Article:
Mo Rocca Biography
Mo Rocca is an American humorist, actor, and journalist. He is a correspondent for CBS Sunday Morning, the host and creator of My Grandmother’s Ravioli on the Cooking Channel, and also the host of The Henry Ford’s Innovation Nation on CBS.
He is the moderator of the National Geographic Society’s National Geographic Bee. He is the host of the podcast Mobituaries with Mo Rocca from CBS News.
Mo Rocca Age
He was born Maurice Alberto Rocca on January 28, 1969, in Washington, D.C.
Mo Rocca Wife
He has no known wife.
Mo Rocca Background and early work
He was born in Washington D.C. His father was a third-generation Italian-American from Leominster, Massachusetts and mother immigrated from Bogota, Columbia in 1956. He attended Georgetown Preparatory School, a Jesuit boys’ school in North Bethesda, Maryland.
In 1991 he graduated from Havard University with a bachelor of arts degree in literature. He also served as president of Harvard’s Hasty Pudding Theatricals, performing in four of the company’s notorious burlesques and co-authoring one (Suede Expectations).
Mo Rocca Career
Writing and producing
In 1993 he began his career acting on stage in the Southeast Asia tour of musical Grease and Paper Milli Playhouse’s South Pacific. His first television work was as a writer and producer for television series Wishbone an Emmy and Peabody Award-winning children.
He also wrote for The Wubbulous World of Dr. Seuss on the Nickelodeon TV channel and Pepper Ann on the ABC TV network. He won an Emmy Award as a writer for the 64th Annual Tony Awards in 2011.
Mo Rocca satire and journalism
He was a regular correspondent for The Daily Show, which gave him his start in television from 1998 to 2003. His work included campaign coverage for Indecision 2000 and a regular feature called “That’s Quite Interesting.”
He served as a convention-floor correspondent for Larry King Live at the Democratic and Republican party conventions in 2004. From 2004 to 2008, he was a regular correspondent for The Tonight Show on the NBC TV network and also covered the 2008 election for NBC.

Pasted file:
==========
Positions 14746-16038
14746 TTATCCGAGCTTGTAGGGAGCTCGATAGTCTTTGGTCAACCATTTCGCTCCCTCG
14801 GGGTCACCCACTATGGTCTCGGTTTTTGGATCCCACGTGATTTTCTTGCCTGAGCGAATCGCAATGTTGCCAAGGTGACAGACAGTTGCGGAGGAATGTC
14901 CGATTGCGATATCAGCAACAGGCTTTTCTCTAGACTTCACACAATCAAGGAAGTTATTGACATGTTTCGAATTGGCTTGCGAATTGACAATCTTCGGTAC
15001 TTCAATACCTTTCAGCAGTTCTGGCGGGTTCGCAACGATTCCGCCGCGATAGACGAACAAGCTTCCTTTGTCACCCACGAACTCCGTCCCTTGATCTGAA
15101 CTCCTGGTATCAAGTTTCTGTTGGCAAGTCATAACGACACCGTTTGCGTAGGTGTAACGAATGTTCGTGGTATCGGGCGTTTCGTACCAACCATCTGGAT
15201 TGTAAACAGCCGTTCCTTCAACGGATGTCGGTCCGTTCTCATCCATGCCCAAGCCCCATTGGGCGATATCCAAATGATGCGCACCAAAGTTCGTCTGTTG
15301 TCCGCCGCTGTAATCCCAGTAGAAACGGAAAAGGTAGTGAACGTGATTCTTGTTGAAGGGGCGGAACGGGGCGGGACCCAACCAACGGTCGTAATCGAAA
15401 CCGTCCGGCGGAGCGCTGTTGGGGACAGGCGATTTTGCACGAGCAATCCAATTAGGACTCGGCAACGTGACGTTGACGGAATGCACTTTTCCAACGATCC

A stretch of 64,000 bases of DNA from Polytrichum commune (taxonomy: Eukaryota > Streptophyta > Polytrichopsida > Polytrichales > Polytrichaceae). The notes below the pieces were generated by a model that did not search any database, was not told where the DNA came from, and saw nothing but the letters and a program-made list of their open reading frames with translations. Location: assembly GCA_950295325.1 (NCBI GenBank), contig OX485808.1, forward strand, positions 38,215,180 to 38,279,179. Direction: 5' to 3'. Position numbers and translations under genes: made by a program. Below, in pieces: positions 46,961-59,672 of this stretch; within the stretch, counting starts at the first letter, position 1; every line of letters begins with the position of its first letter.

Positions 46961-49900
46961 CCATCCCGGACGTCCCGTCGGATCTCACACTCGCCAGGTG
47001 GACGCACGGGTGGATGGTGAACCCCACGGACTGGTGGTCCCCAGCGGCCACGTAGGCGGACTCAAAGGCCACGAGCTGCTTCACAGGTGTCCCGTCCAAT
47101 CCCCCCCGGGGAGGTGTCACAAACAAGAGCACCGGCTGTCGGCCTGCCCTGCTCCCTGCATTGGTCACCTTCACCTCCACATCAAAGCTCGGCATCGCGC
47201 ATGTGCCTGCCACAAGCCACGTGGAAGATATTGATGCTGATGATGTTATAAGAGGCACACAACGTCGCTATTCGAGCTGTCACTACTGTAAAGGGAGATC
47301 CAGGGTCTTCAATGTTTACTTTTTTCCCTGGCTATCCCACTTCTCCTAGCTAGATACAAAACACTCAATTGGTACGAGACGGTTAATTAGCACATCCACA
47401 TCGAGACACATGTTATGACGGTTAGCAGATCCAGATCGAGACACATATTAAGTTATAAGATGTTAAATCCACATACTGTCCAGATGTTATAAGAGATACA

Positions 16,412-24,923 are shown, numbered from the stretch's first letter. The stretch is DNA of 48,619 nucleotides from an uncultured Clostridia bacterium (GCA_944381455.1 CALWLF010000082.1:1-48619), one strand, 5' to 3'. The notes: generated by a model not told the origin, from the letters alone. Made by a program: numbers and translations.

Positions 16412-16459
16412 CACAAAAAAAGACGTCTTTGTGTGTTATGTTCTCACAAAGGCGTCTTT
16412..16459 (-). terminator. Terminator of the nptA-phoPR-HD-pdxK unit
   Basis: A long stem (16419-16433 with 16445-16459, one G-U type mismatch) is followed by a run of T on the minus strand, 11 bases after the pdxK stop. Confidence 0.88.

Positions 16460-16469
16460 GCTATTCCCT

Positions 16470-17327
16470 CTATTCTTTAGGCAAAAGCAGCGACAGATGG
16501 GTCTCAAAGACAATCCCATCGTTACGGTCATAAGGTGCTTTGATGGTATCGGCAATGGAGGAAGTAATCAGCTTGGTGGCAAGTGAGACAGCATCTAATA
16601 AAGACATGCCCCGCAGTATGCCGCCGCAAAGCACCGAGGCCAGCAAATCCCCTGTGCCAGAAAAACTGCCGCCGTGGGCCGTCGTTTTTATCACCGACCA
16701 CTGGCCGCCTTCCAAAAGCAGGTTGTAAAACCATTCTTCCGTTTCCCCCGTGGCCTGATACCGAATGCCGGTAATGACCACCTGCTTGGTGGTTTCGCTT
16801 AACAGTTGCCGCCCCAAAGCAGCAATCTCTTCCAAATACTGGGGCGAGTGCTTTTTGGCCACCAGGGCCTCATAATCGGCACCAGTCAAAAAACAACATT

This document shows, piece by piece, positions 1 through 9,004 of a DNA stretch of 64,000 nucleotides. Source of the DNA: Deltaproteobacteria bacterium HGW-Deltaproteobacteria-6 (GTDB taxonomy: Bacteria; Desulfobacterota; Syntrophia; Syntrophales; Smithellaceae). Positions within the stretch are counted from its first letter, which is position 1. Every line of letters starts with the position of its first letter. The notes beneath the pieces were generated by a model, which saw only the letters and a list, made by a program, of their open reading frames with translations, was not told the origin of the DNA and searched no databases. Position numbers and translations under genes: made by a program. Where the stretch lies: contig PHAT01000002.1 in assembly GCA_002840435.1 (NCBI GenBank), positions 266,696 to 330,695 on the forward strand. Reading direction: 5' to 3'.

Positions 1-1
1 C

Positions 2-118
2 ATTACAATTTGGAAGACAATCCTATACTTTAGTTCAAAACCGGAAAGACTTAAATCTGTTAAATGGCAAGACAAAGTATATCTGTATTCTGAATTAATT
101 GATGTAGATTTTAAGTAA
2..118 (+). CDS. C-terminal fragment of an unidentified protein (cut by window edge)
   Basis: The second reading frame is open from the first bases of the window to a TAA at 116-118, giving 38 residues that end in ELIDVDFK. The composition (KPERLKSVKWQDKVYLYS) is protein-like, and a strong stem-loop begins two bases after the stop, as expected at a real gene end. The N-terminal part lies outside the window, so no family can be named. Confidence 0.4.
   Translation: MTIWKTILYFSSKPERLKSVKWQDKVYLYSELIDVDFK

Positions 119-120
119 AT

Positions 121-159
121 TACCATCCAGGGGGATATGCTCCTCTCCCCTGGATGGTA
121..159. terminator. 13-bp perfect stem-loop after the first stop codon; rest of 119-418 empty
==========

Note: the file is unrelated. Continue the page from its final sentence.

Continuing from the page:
Alongside Jane Pauley, he is a regular correspondent for CBS Sunday Morning. He is also a regular panelist on the quiz show Wait Wait… Don’t Tell Me! on the NPR radio network. He became a regular contributor to the then-new CBS This Morning in 2012.
His other television works and food
He created the program My Grandmother’s Ravioli on the Cooking Channel and has hosted it’s since its debut in 2012. He travels across the United States, learning to cook from grandmothers and grandfathers in their kitchens. On the Food Network, he was a regular judge on Iron Chef America and he previously hosted Food (ography) on the Cooking Channel.
He was a commentator on VH1’s I Love the ’70s and I Love the ’80s. He hosted host Bravo’s Things I Hate About You channel and Whoa! Sunday, which premiered in 2005 on the Animal Planet TV channel.
In 2008 he made guest appearances for the Law & Order television franchise in the episodes “Authority” (Law & Order: Special Victims Unit) and “Contract” (Law & Order: Criminal Intent). On Saturdays since 2014. he has hosted the weekly The Henry Ford’s innovation Nation program.
He served as Lector during the Mass celebrated by Pope Francis at New York City’s Madison Square Garden on September 25, 2015.
Film and other media
In 2005 he appeared in the film Bewitched and in the independent science-fiction family comedy I’ll Believe You with fellow Daily Show alumnus Ed Helms in 2007. He was the narrator of the documentary Electoral Dysfunction, a movie which satirically analyzes the American voting system and which aired on PBS in 2012 and 2016.
He also shared a scripture that he delivered while serving as Lector during Pope Francis’s 2015 Mass at Madison Square Garden on social media in Spanish. His contribution to AOL Newsbloggers was titled Mo Rocca 180°: Only Half as Tedious as the Regular News.
He appeared on a celebrity episode of Jeopardy! and came in second to CNN correspondent John Berman, amassing a total of $41,600 on May 13, 2015. In 2016 he began moderating the finals of the National Geographic Bee.
Mo Rocca Net worth
He has an estimated net worth of $3 million.